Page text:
Thinking about Antony's Speech (3.2)
Tugging on the Heart
If there is one thing that Antony knows how to do, despite his protestations of lack of eloquence (3.2.217), it is how to move people. Indeed, when he says "I am no orator, as Brutus is (3.2.217)," he is reinforcing his fluency, much as one who uses self-deprecating humor often raises himself in the crowd's estimation through this rhetorical technique. This mini-essay will set the background for Antony's masterful speech, while others will examine discrete sections of it. Before doing this, however, one other action of Brutus must be mentioned.
Brutus Leaves the Scene
After Brutus concludes his speech and brief dialogue with some plebians (3.2.60), he tells them he is going to leave and that Antony would then speak with his permission. Twice he mentions his taking leave: "let me depart alone (3.2.55)" and "not a man depart,/ Save I alone (3.2.59-60)."
If this is not the dumbest thing he could have done at this point, from the perspective of the power of rhetoric and the authority of speakers, I don't know what is. He should at least have stayed around to "assert" his authority if he needed to do so, if Antony got "out of hand" in his address. The one in charge of the "program" always should stay around, if for no other reason than to give mute testimony to the crowd that the orator is speaking by permission. By abandoning this role, Brutus is throwing away whatever authority he may have had over Antony and the situation.
But he probably does this because he doesn't know himself and because he believes in the magical efficacy of his words and his honor. After all, if he, great as he believes himself to be, is convinced of his honor and rightness, how can the people, lower than he is, be anything other than mesmerized by his words? What possible effect can Antony have on the crowd? Antony is "under restrictions"--he must say that he speaks with permission and he cannot criticize the conspirators-- and so Brutus thinks, 'How can things possibly go wrong?' But just as he judged Antony incorrectly before, when he thought he would either die of melancholy or go back to his games after the killing of Caesar (2.1.187-189), he misjudges him again here. What Brutus is fundamentally unaware of is that an orator, which Brutus conceives himself to be [but is also mistaken about that], takes limitations as a challenge to be even more eloquent, more persuasive, more explosive than he could have been if he was just "given the rostrum" for a duration.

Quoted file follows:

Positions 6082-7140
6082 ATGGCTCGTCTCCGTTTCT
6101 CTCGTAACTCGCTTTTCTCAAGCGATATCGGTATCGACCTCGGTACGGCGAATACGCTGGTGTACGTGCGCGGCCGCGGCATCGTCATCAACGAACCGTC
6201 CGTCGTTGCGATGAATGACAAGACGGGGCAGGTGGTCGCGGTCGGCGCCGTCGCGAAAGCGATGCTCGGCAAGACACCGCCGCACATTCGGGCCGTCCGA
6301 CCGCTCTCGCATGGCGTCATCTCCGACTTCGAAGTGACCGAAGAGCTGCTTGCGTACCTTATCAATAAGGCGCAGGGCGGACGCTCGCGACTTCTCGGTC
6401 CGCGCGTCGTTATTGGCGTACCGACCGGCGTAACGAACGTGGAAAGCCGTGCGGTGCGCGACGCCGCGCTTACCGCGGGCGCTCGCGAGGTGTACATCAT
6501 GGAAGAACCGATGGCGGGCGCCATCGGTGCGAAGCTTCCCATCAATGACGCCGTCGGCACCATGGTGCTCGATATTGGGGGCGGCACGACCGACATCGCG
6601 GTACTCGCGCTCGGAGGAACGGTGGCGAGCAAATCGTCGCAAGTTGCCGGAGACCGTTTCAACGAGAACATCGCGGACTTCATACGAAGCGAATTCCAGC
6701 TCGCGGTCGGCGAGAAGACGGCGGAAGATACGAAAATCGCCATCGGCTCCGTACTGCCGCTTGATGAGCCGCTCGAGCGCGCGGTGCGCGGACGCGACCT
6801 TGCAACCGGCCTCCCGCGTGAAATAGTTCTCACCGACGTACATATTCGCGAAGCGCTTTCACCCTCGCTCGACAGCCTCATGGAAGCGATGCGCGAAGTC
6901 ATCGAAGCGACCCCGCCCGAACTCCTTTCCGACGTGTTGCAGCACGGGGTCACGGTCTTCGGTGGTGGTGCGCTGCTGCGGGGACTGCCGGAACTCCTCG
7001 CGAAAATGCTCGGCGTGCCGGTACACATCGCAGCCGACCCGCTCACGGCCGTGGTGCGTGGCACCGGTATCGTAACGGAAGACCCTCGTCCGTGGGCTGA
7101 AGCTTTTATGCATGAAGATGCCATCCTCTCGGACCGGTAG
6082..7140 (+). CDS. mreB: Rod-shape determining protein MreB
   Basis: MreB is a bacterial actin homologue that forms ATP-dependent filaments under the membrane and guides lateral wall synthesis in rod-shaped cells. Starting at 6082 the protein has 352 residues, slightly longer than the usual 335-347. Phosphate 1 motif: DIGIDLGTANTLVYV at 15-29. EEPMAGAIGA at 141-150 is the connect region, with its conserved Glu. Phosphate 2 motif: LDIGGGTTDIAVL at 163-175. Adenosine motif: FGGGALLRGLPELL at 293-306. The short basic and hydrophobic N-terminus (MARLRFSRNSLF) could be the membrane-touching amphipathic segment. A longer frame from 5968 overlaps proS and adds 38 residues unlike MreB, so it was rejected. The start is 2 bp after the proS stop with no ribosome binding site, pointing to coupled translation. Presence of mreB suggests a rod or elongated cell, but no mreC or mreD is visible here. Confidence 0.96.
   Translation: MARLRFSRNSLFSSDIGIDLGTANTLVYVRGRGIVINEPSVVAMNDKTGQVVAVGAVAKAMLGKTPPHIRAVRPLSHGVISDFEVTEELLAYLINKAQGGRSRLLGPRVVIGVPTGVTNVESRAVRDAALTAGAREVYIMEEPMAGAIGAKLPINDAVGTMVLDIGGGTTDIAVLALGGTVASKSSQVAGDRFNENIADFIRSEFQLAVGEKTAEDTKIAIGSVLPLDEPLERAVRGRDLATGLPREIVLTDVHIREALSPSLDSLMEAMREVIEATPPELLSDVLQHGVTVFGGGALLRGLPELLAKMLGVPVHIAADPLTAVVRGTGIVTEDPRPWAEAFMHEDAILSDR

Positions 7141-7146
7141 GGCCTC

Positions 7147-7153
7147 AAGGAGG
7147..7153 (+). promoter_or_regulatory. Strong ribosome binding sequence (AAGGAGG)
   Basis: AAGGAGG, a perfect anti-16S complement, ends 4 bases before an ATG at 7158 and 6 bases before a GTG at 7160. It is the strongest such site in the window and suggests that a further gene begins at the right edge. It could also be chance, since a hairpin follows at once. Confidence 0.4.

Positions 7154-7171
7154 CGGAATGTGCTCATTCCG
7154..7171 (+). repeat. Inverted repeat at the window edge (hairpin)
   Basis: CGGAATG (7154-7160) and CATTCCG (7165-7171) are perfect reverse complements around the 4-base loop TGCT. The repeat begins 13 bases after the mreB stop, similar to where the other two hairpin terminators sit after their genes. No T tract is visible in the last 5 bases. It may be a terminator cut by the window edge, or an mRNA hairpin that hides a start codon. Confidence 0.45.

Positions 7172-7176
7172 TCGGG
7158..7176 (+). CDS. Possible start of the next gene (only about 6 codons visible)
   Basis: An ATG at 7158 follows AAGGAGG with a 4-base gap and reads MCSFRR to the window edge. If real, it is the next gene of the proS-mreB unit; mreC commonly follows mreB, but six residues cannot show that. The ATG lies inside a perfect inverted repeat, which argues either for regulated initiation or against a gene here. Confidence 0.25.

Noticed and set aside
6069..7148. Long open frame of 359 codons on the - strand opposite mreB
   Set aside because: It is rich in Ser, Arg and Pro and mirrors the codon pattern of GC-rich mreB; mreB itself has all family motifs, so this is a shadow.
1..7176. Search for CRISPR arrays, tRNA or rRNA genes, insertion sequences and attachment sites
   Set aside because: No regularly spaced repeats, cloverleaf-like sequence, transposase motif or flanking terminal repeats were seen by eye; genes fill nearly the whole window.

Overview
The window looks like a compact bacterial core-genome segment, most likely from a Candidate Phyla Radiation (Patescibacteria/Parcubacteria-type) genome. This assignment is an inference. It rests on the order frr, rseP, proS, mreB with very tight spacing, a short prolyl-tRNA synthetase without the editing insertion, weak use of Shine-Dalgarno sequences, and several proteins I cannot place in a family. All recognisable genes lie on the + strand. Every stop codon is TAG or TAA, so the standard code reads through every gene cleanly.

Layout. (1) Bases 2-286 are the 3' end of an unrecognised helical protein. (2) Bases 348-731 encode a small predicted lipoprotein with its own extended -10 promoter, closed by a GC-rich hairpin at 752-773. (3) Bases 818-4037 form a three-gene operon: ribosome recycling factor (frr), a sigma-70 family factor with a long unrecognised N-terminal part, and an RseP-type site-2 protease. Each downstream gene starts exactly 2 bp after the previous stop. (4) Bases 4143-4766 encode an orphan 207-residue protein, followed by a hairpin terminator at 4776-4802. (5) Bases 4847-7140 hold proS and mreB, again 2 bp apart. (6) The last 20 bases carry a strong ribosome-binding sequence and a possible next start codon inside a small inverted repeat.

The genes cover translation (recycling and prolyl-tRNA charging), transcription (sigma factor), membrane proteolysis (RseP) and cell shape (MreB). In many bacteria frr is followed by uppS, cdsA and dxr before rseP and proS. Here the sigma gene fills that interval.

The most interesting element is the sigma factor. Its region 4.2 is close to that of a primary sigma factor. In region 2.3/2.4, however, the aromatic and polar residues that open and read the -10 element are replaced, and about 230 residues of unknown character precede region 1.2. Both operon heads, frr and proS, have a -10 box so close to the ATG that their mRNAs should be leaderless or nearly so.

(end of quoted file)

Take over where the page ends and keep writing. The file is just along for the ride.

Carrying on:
By placing limitations on Antony, Brutus has unwittingly stimulated the deep springs of an orator's creativity, just as creative artists might often challenge a crowd to make unrelated and skew lines on a page and then the artist, with only a moment or two to think, makes a beautiful picture out of it. Brutus has terribly misjudged Antony and will pay terribly for it.
Antony speaks, and is interrupted by the crowd, for more than 150 lines (3.2.72-256). His speech may be divided into five sections. First are his opening lines, when he exploits the theme of Brutus's honor for his own purposes (3.2.73-107). Second is his tantalizing dangling the unread and unknown will of Caesar before the people. Antony and the people banter back and forth but mere mention of the will, as expected, stimulates the desire of the people to hear it (3.2.118-152). Third is Antony's coming down from the rostrum and gathering the people around the lifeless body of Caesar, while Antony holds the mantle of Caesar torn by both errant and telling knife-thrusts (3.2.169-197). Then there is a brief section, mentioned above, where Antony protests his ineloquence (3.2.210). Finally, Antony reveals the content of Caesar's will after the people, crazed with emotion, have forgotten about it (3.2.235-252). The scene ends with the spectre of mayhem.
Copyright © 2004-2007 William R. Long